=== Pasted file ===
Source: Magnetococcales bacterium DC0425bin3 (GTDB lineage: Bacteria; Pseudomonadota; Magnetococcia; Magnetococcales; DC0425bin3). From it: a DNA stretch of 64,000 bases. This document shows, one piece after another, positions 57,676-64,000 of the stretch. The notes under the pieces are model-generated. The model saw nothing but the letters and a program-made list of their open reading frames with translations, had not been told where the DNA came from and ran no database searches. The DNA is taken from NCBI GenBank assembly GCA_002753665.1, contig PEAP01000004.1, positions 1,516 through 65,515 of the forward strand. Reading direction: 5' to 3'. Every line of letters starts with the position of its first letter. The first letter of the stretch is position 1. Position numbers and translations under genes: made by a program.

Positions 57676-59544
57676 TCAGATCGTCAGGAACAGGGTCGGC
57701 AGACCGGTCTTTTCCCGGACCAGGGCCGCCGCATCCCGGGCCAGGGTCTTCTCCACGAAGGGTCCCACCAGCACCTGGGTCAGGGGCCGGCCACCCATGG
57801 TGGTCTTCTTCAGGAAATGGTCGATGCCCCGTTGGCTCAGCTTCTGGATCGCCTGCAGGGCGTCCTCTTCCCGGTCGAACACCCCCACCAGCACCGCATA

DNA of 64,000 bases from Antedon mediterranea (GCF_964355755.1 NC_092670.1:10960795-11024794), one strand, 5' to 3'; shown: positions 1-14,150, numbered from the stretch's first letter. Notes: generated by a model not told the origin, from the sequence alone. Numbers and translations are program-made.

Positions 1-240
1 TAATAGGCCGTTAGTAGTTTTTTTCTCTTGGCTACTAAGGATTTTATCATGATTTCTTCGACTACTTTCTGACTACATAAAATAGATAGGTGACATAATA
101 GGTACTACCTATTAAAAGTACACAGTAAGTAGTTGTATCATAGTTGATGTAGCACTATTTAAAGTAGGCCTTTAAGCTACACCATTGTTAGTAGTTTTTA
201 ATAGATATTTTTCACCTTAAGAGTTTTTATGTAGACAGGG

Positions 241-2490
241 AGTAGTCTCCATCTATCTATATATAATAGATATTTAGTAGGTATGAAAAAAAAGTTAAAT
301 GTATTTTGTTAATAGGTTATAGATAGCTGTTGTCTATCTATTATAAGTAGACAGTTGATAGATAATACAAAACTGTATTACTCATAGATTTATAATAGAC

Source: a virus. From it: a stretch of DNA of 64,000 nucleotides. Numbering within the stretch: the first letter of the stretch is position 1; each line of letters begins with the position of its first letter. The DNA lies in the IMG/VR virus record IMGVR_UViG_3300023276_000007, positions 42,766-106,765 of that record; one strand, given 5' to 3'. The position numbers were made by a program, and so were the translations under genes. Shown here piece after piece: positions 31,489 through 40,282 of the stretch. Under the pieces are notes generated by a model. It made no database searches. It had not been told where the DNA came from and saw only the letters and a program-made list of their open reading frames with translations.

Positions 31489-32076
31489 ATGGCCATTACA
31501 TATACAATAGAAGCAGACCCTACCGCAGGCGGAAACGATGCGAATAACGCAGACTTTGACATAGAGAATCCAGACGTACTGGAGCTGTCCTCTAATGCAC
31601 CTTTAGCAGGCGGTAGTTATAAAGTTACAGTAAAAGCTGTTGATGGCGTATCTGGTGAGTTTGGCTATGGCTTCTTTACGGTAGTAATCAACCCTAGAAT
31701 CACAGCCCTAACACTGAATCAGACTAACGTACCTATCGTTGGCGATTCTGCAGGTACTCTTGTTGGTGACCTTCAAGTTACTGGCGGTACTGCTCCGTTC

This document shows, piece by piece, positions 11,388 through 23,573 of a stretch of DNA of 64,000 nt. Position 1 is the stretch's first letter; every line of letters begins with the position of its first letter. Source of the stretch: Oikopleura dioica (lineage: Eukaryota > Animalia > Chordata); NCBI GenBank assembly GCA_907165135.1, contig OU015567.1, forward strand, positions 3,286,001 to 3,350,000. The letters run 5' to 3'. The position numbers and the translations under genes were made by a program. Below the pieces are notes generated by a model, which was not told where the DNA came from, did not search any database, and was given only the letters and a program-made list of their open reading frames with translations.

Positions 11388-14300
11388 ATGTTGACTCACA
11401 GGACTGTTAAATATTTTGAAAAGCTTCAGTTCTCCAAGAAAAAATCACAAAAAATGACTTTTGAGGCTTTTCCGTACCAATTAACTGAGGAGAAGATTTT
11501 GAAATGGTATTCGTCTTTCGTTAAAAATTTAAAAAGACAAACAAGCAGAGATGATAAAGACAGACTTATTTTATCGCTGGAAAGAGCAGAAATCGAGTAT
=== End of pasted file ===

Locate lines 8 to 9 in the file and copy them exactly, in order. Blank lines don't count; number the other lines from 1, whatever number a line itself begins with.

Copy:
1 TAATAGGCCGTTAGTAGTTTTTTTCTCTTGGCTACTAAGGATTTTATCATGATTTCTTCGACTACTTTCTGACTACATAAAATAGATAGGTGACATAATA
101 GGTACTACCTATTAAAAGTACACAGTAAGTAGTTGTATCATAGTTGATGTAGCACTATTTAAAGTAGGCCTTTAAGCTACACCATTGTTAGTAGTTTTTA